A red pen moment for corporate governance
- Chitra Ramkrishna, the former Managing Director of the National Stock Exchange (NSE) from 2013 to 2016, was recently found to have violated corporate governance.
- The Ministry of Corporate Affairs, the Income Tax Department, and the Securities and Market Board of India are among the institutions looking into the activities of India's main stock exchange.
- They've now expanded the investigation into Chitra Ramkrishna's frequent trips to tax havens and governance failures when she was the managing director of the NSE.
Recent controversy related to NSE
- The continuing SEBI investigation brought the events at India's largest stock market to light in February 2022.
- During her time as MD and CEO of NSE from April 2013 to December 2016, Ms. Ramkrishna discussed the exchange's private information with an unidentified spiritual guru, according to the investigation.
- She engaged Anand Subramanian, a little-known public-sector executive, as an adviser and then promoted him to chief operating officer (COO) at the guru's request.
- Ms. Ramkrishna reportedly allegedly sought the guru's assistance on important business matters and vacationed in tax havens such as the Seychelles.
- This isn't the first time NSE has been accused of corporate governance failures.
About Corporate Governance
- In the Cadbury Committee Report, Sir Adrian Cadbury described corporate governance as ""the structure through which enterprises are directed and governed."" It is the set of rules, policies, and procedures that govern a company.
- It entails balancing the interests of a company's various stakeholders, including shareholders, management, consumers, suppliers, financiers, the government, and the general public.
- Corporate governance guarantees that a company's operations are performed ethically, in accordance with applicable laws, rules, and regulations, as well as industry best practises.
- Investors value corporate governance because it demonstrates a company's direction and business integrity. Corporate governance aids in the development of trust among investors and the general public.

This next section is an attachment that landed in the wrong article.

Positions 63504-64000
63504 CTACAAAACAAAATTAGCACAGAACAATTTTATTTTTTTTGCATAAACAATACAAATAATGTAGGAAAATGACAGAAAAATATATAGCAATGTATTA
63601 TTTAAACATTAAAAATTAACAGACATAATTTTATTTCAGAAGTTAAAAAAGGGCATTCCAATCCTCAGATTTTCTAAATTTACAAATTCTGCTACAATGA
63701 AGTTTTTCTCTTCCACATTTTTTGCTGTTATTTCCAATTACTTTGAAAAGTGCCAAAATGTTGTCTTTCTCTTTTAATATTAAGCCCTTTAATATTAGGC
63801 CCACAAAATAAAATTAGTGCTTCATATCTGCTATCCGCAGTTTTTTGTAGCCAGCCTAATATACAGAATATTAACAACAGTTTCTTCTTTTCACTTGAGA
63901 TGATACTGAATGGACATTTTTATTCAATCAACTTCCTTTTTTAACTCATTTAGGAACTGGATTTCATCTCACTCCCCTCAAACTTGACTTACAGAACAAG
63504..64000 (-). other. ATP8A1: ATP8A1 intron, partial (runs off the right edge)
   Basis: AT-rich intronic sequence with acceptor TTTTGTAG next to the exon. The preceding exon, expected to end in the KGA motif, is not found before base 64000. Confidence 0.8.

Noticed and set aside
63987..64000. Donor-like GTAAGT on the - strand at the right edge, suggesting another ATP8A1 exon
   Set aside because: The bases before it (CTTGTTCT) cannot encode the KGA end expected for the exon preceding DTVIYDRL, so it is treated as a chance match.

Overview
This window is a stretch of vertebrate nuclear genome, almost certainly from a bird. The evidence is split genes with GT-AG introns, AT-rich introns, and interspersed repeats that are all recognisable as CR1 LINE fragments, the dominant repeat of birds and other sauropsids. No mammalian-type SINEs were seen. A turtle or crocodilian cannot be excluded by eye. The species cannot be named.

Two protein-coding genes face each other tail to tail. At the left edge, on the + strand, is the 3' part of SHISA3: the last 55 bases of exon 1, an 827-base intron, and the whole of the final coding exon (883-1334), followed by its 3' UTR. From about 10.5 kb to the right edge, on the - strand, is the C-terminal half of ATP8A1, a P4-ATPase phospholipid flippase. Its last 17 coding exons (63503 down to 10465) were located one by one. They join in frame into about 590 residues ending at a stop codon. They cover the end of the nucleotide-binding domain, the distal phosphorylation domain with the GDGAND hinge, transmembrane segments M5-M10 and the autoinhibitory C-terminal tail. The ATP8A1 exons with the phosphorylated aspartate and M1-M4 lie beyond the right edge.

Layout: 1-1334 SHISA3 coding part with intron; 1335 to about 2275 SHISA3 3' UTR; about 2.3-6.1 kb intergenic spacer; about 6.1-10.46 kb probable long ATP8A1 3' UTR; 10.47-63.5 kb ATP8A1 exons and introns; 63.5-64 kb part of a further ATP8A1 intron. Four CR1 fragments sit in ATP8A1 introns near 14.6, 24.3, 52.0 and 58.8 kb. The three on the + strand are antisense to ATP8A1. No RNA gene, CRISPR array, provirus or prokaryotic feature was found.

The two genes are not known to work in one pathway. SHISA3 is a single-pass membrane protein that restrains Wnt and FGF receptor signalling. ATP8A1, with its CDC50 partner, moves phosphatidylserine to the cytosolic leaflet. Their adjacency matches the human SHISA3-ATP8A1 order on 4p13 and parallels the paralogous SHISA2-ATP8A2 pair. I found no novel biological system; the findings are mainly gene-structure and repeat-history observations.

Committees setup to improve corporate governance in India
- Rahul Bajaj committee (1995)
- Kumar Mangalam Birla committee (2000)
- Naresh Chandra committee (2002)
- Narayan Murthy committee (2003)
- Uday kotak committee (2017)
Need of robust corporate governance
- India has seen various scams, such as the Satyam Scam and the Harshad Mehta Scam, which have eroded people's confidence in the markets and the corporate sector. Appropriate governance principles can help to prevent such schemes.
- It is very impossible to safeguard the interests of minor investors without strong corporate governance requirements such as the mandated nomination of independent directors.
- Large firms and industrial conglomerates have such sway over the Indian economy that their failure would have a major negative impact on millions of Indians.
- Only when there are robust rules in place, then only new players will be allowed to enter and compete with the existing major ones.
- The globe is becoming more globalised, and investments are flowing at a rapid pace. In this situation, a strong corporate governance system is a must for attracting foreign investment to India.
Steps which can be undertaken to further improve Corporate Governance
- The country's forensic auditing ecosystem has to be strengthened in order to efficiently investigate and penalise violators. A forensic audit examines and analyses a company's or individual's financial records in order to provide evidence that may be utilised in court.
- Double taxation avoidance treaties should be revised on a regular basis. Any gap that allows a country to be exploited only as a tax haven should be closed by strong data exchange based on mutual consent.
- The focus of strong corporate governance should shift away from independent directors and toward minimising promoter influence.
- The board must devote a fair amount of time and money to achieving the purpose of data protection.
- It is desired to increase the powers of SEBI, ICAI, and ICSI in order to lessen the necessity for judicial action in cases of business collapse. In the Sahara case, for example, the court had to intervene to ensure justice.